I just finished listening to Claire Messud’s The Woman Upstairs in my car, and I am now a true believer in audiobooks. (The book is great, by the way, and Wonderland figures prominently in it, as a kind of thematic tilt-a-whirl). When you listen to a good book on the road, suddenly: Traffic? No problem. Long red light that you sit through for two rounds? Who cares? Long stretch of highway? Great! It’s fascinating to me that audiobooks are making a comeback, perhaps in part because actors, as the New York Times article points out, take reading seriously, seeing it as a craft requiring special skills. I love Jeremy Irons reading Lolita, but I had given up on audiobooks after a couple of dull readers made me regret paying for what was at that time cds. Now I’ve just ordered a couple of Neil Gaiman books (he makes his own recordings), and I’m also going to try Meg Wolitzer’s The Interestings.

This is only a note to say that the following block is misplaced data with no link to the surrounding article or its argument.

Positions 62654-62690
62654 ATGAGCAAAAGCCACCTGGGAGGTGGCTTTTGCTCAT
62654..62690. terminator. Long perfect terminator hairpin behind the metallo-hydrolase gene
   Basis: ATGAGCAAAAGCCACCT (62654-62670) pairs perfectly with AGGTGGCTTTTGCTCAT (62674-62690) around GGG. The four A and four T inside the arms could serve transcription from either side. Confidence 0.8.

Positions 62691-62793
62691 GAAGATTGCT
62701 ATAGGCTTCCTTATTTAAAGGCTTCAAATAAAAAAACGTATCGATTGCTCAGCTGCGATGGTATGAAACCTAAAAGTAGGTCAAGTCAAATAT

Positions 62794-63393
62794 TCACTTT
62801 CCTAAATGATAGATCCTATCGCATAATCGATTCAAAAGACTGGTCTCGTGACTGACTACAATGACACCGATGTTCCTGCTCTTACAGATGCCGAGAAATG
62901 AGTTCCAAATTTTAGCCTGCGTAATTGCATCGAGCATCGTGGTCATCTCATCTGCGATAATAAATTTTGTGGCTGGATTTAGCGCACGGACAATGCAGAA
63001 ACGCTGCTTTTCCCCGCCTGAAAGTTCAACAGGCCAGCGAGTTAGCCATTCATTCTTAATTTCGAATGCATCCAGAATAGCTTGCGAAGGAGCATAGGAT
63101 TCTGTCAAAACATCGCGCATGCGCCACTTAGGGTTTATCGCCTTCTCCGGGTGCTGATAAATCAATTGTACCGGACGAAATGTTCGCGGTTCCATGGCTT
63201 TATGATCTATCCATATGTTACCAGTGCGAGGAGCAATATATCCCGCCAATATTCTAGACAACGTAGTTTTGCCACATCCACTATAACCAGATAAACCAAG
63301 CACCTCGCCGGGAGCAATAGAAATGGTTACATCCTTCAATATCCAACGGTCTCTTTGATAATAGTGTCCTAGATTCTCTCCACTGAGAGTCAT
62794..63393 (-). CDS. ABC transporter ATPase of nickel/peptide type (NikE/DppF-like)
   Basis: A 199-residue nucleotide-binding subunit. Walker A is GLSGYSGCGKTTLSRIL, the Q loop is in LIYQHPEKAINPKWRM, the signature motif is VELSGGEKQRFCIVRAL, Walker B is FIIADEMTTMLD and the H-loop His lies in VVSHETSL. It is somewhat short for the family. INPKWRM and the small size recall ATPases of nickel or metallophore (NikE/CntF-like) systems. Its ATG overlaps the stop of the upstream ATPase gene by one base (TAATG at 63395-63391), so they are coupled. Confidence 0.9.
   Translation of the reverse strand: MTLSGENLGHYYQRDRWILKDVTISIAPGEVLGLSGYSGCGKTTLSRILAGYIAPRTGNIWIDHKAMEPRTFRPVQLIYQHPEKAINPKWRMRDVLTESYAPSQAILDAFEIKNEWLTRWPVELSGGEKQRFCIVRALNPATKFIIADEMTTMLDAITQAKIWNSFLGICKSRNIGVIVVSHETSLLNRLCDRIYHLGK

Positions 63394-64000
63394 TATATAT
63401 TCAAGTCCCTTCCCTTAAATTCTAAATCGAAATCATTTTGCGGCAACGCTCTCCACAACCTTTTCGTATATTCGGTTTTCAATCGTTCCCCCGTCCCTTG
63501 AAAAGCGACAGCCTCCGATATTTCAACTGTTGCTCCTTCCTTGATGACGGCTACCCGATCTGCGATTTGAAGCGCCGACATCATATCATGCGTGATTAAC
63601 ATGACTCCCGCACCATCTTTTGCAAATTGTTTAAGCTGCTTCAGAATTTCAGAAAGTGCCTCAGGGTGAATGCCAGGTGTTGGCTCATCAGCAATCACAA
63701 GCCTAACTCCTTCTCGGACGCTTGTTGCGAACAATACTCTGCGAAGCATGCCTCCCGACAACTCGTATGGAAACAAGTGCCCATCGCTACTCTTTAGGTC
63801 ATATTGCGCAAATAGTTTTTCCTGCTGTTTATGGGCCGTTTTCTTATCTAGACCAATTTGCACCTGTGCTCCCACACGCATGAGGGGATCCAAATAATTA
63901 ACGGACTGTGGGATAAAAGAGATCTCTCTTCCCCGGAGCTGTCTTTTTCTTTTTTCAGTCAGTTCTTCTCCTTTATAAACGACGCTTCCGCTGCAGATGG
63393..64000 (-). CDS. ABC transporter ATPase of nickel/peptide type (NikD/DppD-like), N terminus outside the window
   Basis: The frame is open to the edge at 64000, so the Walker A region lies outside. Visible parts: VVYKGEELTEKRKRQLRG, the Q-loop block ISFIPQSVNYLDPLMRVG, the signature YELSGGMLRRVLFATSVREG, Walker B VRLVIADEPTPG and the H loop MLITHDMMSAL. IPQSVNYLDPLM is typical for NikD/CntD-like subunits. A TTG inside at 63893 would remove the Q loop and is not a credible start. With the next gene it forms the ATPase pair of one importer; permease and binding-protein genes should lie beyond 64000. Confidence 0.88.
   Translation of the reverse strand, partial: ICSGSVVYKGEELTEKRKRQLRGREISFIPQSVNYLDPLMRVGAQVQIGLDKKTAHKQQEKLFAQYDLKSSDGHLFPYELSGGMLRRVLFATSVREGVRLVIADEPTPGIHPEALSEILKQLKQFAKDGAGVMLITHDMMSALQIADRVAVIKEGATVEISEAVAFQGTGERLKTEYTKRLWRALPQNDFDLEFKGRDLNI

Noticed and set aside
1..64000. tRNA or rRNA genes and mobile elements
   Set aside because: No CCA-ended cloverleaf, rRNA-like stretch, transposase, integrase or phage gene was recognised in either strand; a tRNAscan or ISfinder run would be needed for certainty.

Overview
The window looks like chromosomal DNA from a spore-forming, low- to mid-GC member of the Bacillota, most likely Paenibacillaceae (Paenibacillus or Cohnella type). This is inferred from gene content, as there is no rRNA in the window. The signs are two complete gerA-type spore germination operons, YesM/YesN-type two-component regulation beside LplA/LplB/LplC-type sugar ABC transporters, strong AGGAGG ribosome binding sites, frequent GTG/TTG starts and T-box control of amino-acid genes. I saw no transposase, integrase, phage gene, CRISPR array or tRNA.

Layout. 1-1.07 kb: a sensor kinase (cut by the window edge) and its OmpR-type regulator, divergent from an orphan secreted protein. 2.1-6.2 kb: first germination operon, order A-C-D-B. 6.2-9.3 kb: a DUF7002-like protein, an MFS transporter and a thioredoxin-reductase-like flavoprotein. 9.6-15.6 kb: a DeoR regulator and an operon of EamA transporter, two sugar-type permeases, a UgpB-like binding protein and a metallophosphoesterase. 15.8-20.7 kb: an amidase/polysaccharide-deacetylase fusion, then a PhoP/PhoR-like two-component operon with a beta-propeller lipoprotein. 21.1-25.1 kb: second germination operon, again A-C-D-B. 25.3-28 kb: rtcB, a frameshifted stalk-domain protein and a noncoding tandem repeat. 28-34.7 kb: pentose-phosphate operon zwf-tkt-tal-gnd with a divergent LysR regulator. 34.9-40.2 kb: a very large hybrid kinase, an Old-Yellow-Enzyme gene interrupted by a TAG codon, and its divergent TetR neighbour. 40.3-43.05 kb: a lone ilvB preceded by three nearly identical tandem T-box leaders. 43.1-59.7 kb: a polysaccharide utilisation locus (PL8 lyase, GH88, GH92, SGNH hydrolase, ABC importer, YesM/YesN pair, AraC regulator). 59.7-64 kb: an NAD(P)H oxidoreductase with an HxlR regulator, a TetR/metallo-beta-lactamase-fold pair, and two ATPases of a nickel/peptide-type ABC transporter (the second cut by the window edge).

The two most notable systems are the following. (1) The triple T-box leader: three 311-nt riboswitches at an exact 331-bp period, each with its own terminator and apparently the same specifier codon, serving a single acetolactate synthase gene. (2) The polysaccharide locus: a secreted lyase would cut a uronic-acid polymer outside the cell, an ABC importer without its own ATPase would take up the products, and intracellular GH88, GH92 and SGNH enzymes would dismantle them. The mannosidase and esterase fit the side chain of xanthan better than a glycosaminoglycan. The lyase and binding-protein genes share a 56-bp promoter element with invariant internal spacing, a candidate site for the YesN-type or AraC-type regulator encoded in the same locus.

Here’s an excerpt from Leslie Kaufman’s article in the NYT
Mr. Davis cautions that narration is not for everyone. “You need endurance, patience, and you need to do a lot of research,” he said. “I am in the booth from 9 to 4 and the average book could be three days to seven days.”
The upside, for him, has been a connection with authors like Bret Easton Ellis and Oliver Sacks and also a tremendous amount of freedom to define the project artistically. “I feel like they have a great respect for what I do,” he said of Audible, his most regular client.
His style is more restrained than Ms. Kellgren’s. “You paint the whole picture but you are very controlled,” he said.
“A fan once said to me that my narration was like ‘a modern version of sitting around a campfire listening to tribal elders,’ ” he added. “That is what makes me feel I am on the right track.”
Well, not quite around the fireside, but a good audiobook makes you feel as if the reader is right there with you.
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